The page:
FIG. 2 shows the guide vane geometry after FAITH optimisation. Clearly a pronounced S-shape has been produced in the leading edge by movement of the aerofoil sections in the circumferential direction. The S-shape is thus transverse to the direction of intended fluid flow across the vane. The S-shape is carried through the vane to the trailing edge, although becoming progressively less pronounced.

The vane in FIG. 2 is being viewed from the pressure side and it is to be noticed that the radially inner part of the S-shape appears concave and the radially outer part of the S-shape appears convex.

FIG. 3 is a graph showing the amount of circumferential movement (i.e. “lean”) of each of the seven spaced sections relative to the base geometry. The S-shape is also clearly visible In this graph. 0% height corresponds to the base of the vane and 100% height corresponds to the tip of the vane.

The optimisation also changes other geometrical descriptors such as the stack angles of successive vane aerofoil reference points. The stack angle of the kth aerofoil reference points is defined as: tan - 1 [ ( r θ ) k + 1 - ( r θ ) k r k + 1 - r k ]

where k increments by one in the radial (span) direction for successive reference points, r is the radius of the respective reference point from the axis of the annular duct (i.e. the axis of the main engine shaft), and θ is the relative angular position of each reference point. The reference points may be points along the leading edge or trailing edge or may be successive aerofoil section centroids.

FIG. 4 shows the stack angles along the trailing edges of the base and optimised geometries of FIGS. 1 and 2. In this case a height of 0 corresponds to the base of the vane and a height of 1 corresponds to the tip of the vane.

Sensitivity studies have also been performed to determine significant features of the optimised geometry.

FIG. 5 is a graph showing the result of such a study. However, in this case the base geometry of FIG. 1 was optimised while allowing only the two aerofoil sections at height positions 49.0% (YCEN (4)) and 73.0% (YCEN (5)) to vary. The contours in FIG. 5 are contours of equal SKE for different lean values of YCEN (4) (x-axis) and YCEN(5) (y-axis). The minimum SKE is at the top left hand corner of the graph which indicates that the lean at opposite sides of the mid-span position (50%) should be in opposite directions to most effectively reduce the SKE. This implies that the maximum and minimum of the S-shape should preferably be located to respective sides of the mid-span position.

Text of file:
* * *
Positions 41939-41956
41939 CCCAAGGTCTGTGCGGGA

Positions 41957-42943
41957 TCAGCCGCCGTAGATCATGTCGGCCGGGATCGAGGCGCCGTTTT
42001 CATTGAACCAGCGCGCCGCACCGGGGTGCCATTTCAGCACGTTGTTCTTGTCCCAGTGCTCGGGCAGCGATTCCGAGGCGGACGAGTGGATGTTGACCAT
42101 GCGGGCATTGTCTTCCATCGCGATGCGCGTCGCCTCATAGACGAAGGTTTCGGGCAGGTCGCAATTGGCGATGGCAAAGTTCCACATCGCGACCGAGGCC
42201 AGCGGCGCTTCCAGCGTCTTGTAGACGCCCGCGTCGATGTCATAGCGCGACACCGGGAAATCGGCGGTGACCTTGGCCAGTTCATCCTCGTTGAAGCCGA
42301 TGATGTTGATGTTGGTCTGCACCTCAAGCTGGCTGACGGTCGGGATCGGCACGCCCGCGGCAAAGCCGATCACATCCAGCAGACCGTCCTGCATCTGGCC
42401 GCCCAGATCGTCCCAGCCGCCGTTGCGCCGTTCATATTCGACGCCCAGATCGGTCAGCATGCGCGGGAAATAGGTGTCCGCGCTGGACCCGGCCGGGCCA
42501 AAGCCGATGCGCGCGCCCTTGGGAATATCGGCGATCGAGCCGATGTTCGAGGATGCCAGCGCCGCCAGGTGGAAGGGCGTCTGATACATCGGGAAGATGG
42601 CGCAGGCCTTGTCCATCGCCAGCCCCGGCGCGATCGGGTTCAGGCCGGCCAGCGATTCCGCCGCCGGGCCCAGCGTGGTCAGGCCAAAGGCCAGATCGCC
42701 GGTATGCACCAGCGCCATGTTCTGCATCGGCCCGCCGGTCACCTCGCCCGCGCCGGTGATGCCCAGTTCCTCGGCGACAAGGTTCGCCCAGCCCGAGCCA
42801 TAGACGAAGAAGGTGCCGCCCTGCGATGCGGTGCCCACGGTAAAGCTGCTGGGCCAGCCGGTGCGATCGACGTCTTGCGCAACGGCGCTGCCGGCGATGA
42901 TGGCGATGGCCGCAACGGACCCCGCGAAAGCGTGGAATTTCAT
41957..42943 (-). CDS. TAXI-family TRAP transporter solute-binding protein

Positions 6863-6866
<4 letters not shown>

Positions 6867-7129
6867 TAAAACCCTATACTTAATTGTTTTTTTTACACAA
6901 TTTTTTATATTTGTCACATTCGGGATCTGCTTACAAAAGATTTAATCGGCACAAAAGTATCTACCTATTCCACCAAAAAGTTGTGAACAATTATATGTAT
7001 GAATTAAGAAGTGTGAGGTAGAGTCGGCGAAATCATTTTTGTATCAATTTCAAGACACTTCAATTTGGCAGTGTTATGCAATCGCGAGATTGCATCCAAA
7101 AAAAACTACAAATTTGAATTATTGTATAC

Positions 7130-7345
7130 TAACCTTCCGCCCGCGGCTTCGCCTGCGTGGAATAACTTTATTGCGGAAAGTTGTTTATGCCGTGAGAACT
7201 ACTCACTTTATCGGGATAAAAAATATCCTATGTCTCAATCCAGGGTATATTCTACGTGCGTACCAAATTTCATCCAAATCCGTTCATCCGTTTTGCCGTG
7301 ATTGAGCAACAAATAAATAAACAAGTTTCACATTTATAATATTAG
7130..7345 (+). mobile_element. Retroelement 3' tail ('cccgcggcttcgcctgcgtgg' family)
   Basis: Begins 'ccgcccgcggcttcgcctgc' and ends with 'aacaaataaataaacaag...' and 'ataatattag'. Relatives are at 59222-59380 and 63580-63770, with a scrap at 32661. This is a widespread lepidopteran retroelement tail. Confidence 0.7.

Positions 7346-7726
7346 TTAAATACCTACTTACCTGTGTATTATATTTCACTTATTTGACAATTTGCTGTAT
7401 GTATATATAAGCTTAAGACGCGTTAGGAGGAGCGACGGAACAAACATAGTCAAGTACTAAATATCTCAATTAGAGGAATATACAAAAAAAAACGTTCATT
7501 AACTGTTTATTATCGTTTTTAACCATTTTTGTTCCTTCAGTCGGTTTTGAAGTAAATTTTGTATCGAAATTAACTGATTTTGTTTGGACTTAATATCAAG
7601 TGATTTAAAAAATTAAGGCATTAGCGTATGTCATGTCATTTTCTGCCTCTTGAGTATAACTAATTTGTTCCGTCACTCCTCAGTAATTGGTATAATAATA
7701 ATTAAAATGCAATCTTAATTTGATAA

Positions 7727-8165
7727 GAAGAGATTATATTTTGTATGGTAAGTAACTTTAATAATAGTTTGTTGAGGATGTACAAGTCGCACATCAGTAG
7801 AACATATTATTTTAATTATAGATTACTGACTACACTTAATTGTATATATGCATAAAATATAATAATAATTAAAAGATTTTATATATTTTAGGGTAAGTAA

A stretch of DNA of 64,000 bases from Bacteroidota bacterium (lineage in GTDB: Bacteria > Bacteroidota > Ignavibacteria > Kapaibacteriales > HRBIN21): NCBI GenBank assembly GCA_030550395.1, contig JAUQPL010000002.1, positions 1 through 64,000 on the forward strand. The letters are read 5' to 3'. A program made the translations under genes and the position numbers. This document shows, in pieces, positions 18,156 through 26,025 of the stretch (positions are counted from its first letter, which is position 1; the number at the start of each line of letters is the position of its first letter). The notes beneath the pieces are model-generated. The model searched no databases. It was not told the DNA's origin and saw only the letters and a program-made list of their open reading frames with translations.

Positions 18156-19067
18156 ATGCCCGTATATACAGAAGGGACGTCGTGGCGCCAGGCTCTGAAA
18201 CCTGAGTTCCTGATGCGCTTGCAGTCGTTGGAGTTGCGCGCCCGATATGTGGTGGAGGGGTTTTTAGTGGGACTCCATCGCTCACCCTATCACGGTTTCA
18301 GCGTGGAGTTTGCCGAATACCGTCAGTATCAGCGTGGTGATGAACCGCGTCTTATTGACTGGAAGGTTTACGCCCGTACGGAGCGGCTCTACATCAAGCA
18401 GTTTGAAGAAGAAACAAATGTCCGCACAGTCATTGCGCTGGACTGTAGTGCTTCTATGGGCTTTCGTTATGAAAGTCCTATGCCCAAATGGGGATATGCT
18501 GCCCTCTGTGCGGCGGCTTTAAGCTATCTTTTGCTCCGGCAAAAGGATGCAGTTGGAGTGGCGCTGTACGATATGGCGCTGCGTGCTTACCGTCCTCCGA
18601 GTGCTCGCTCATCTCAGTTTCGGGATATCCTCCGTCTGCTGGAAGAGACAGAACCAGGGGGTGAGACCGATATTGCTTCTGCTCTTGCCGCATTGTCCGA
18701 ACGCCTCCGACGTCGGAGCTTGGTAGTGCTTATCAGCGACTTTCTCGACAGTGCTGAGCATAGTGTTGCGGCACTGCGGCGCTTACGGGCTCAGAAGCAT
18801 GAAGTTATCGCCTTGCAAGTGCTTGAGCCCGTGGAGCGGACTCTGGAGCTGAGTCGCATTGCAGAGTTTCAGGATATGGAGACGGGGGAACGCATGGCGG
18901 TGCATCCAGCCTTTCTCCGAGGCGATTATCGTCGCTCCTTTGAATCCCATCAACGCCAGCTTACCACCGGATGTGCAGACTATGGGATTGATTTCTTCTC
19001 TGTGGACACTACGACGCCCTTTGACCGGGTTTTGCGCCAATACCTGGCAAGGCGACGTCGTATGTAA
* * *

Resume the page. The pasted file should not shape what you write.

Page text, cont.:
FIG. 6a shows the result of a further FAITH optimisation on the base geometry of FIG. 1 (the leading edge of the vane being at the left hand side and the vane being viewed from the pressure side). However, in this case each of the seven spaced sections was allowed to move in the axial direction of the duct as well as the circumferential direction, thereby producing “sweep” as well as “lean”. The result of optimising using lean and sweep is that the vane adopts an S-shape along the leading edge, the S-shape being transverse to the direction of intended fluid flow across the vane.

FIG. 6b shows the same blade but viewed from the suction side (trailing edge at the left hand side). From this angle the pronounced sweep produced by the optimisation at the end walls of the blade is apparent.

FIGS. 7a and b show respectively base and optimised geometries of a further vane. In this case, however, the figures also show contours of SKE at the trailing edges of the geometries. Clearly the secondary flow losses are much reduced and more uniformly distributed with the optimised geometry. The optimization used the same procedure that was applied to obtain the geometry of FIGS. 6a and b, i.e. variation of lean and sweep.

While the invention has been described in conjunction with the exemplary embodiments described above, many equivalent modifications and variations will be apparent to those skilled in the art when given this disclosure. Accordingly, the exemplary embodiments of the invention set forth above are considered to be illustrative and not limiting. Various changes to the described embodiments may be made without departing from the spirit and scope of the invention.

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Referenced by
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US7581925Sep 13, 2006Sep 1, 2009Ingersoll-Rand CompanyDiffuser for a centrifugal compressor
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Classifications
U.S. Classification415/192, 415/208.2
International ClassificationF01D5/14
Cooperative ClassificationF01D5/145, F01D5/14, F01D5/141
European ClassificationF01D5/14B, F01D5/14, F01D5/14B3